Etiology, clinical features, and evaluation of tricuspid regurgitation
- Catherine M Otto, MD
Catherine M Otto, MD
- Editor-in-Chief — Cardiovascular Medicine
- Section Editor — Cardiac Evaluation; Valvular Disease
- Professor of Medicine
- University of Washington
Tricuspid regurgitation (TR) is a relatively common abnormality. Since this lesion is frequently asymptomatic and may not be detected on physical examination, it is often diagnosed solely by echocardiography. This topic will review the etiology, pathophysiology, and clinical features associated with regurgitation of the tricuspid valve.
Management and prognosis of tricuspid regurgitation and Ebstein's anomaly of the tricuspid valve are discussed separately. (See "Management and prognosis of tricuspid regurgitation" and "Ebstein's anomaly of the tricuspid valve".)
A small degree of tricuspid regurgitation (TR) is present in approximately 70 percent of normal adults. On echocardiography, this "normal" or physiological degree of regurgitation is localized to a small region adjacent to valve closure, often does not extend throughout systole, and has a low signal strength .
Abnormal degrees of TR in adults are largely functional (ie, related to tricuspid annular dilation and/or leaflet tethering in the setting of right ventricular pressure and/or volume overload) and much less often due to primary disorders of the valve apparatus [2-4]. The frequency of TR as well as valvular pathology was evaluated in a study of 5223 adults (predominantly male with a mean age of 67) who underwent echocardiography at three Veterans Affairs medical centers . Moderate to severe TR was present in 819 (15.7 percent), but only 8 percent had primary tricuspid valve pathology.
Functional TR — TR in adults is most commonly functional, defined as regurgitation with apparently anatomically normal leaflets and chords. The cause of functional TR most likely is dilatation of the right atrium and right ventricle with dilation of the tricuspid annulus  and tethering of the tricuspid valve leaflets , although the mechanism of valve dysfunction has not been fully defined. Right ventricular dilatation, tricuspid annular dilatation, and tricuspid leaflet tethering may result from any condition that directly involves the right ventricle or causes elevation in right ventricular systolic pressure often with pulmonary hypertension.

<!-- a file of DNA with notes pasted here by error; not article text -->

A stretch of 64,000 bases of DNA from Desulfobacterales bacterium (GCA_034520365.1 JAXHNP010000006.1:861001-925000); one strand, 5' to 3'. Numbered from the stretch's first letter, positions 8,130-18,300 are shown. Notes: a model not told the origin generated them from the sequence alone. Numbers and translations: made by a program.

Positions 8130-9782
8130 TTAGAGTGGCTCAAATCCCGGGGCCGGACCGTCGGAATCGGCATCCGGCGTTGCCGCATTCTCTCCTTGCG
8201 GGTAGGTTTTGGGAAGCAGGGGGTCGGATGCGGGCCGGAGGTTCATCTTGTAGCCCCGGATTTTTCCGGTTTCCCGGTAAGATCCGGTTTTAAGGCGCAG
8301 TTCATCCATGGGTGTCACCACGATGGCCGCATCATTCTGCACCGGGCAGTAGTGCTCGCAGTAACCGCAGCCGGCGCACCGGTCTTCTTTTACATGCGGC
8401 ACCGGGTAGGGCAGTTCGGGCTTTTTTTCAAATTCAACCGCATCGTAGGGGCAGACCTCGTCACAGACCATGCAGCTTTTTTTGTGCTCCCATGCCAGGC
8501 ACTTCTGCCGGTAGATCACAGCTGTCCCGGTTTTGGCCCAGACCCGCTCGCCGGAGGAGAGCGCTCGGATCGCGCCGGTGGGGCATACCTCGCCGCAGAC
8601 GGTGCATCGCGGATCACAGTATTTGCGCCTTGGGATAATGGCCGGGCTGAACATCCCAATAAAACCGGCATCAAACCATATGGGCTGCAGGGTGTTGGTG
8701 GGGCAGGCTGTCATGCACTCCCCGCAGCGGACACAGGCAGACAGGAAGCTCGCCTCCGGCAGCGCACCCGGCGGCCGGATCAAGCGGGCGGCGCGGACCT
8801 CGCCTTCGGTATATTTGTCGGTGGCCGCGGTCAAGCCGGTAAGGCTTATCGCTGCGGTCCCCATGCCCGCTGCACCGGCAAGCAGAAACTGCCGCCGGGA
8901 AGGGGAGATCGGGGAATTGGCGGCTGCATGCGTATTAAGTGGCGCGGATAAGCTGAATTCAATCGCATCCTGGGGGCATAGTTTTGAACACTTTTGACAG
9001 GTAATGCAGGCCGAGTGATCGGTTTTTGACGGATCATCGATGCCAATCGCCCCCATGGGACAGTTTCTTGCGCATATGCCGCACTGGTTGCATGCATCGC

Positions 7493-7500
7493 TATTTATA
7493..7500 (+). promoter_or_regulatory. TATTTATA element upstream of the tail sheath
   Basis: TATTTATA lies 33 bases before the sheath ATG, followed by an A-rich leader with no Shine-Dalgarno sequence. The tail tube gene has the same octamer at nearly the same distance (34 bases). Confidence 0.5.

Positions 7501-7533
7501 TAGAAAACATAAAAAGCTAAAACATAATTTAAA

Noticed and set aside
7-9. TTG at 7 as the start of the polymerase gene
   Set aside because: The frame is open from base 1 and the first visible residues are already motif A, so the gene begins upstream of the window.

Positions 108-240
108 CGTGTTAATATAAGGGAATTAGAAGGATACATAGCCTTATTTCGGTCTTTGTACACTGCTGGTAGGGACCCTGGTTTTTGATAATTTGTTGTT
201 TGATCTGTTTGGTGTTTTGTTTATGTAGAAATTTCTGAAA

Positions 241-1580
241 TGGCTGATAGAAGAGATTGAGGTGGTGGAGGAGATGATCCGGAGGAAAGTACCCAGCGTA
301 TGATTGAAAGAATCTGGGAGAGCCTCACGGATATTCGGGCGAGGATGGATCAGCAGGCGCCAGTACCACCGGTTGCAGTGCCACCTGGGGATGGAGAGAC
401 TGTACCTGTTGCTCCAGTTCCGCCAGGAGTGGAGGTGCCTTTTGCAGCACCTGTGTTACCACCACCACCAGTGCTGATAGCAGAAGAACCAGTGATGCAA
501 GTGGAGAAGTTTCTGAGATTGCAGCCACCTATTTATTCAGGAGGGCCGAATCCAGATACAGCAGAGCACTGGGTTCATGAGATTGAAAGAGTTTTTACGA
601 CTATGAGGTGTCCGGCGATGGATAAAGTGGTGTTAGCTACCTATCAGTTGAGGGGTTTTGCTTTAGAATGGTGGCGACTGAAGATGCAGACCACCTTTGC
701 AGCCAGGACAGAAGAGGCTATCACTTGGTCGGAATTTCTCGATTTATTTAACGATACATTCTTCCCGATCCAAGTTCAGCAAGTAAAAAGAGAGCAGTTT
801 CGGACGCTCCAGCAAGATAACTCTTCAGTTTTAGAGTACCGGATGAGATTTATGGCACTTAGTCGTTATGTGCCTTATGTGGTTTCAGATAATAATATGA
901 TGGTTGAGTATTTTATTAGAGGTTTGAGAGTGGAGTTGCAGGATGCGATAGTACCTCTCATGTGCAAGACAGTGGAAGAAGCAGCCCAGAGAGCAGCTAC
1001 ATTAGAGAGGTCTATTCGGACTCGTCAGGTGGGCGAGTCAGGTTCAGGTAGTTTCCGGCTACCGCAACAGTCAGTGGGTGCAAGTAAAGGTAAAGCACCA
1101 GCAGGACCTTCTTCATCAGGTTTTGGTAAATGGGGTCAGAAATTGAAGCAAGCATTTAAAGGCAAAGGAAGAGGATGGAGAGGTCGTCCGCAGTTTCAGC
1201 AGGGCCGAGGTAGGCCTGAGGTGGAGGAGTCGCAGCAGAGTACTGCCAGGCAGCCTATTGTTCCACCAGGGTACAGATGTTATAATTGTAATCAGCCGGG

- Zoghbi WA, Enriquez-Sarano M, Foster E, et al. Recommendations for evaluation of the severity of native valvular regurgitation with two-dimensional and Doppler echocardiography. J Am Soc Echocardiogr 2003; 16:777.
- Nath J, Foster E, Heidenreich PA. Impact of tricuspid regurgitation on long-term survival. J Am Coll Cardiol 2004; 43:405.
- Mutlak D, Lessick J, Reisner SA, et al. Echocardiography-based spectrum of severe tricuspid regurgitation: the frequency of apparently idiopathic tricuspid regurgitation. J Am Soc Echocardiogr 2007; 20:405.
- Nishimura R, Warnes CA. Response: Communication in education. A core competency for the cardiologist. J Am Coll Cardiol 2015; 65:1374.
- Sagie A, Schwammenthal E, Padial LR, et al. Determinants of functional tricuspid regurgitation in incomplete tricuspid valve closure: Doppler color flow study of 109 patients. J Am Coll Cardiol 1994; 24:446.
- Fukuda S, Gillinov AM, Song JM, et al. Echocardiographic insights into atrial and ventricular mechanisms of functional tricuspid regurgitation. Am Heart J 2006; 152:1208.
- Waller BF, Howard J, Fess S. Pathology of tricuspid valve stenosis and pure tricuspid regurgitation--Part III. Clin Cardiol 1995; 18:225.
- Yamasaki N, Kondo F, Kubo T, et al. Severe tricuspid regurgitation in the aged: atrial remodeling associated with long-standing atrial fibrillation. J Cardiol 2006; 48:315.
- Mutlak D, Aronson D, Lessick J, et al. Functional tricuspid regurgitation in patients with pulmonary hypertension: is pulmonary artery pressure the only determinant of regurgitation severity? Chest 2009; 135:115.
- Koelling TM, Aaronson KD, Cody RJ, et al. Prognostic significance of mitral regurgitation and tricuspid regurgitation in patients with left ventricular systolic dysfunction. Am Heart J 2002; 144:524.
- Pritchett AM, Morrison JF, Edwards WD, et al. Valvular heart disease in patients taking pergolide. Mayo Clin Proc 2002; 77:1280.
- Baseman DG, O'Suilleabhain PE, Reimold SC, et al. Pergolide use in Parkinson disease is associated with cardiac valve regurgitation. Neurology 2004; 63:301.
- Bonow RO, Carabello BA, Chatterjee K, et al. 2008 Focused update incorporated into the ACC/AHA 2006 guidelines for the management of patients with valvular heart disease: a report of the American College of Cardiology/American Heart Association Task Force on Practice Guidelines (Writing Committee to Revise the 1998 Guidelines for the Management of Patients With Valvular Heart Disease): endorsed by the Society of Cardiovascular Anesthesiologists, Society for Cardiovascular Angiography and Interventions, and Society of Thoracic Surgeons. Circulation 2008; 118:e523.
- Maeder MT, Holst DP, Kaye DM. Tricuspid regurgitation contributes to renal dysfunction in patients with heart failure. J Card Fail 2008; 14:824.
- Mullens W, Abrahams Z, Francis GS, et al. Importance of venous congestion for worsening of renal function in advanced decompensated heart failure. J Am Coll Cardiol 2009; 53:589.
- Functional TR
- Valvular abnormalities
- PHYSICAL EXAMINATION
- Jugular veins
- Cardiac auscultation
- - Murmur
- - Maneuvers
- - Heart sounds
- Chest radiograph
- Cardiovascular magnetic resonance
- Cardiac catheterization and angiography
- INFORMATION FOR PATIENTS
- SUMMARY AND RECOMMENDATIONS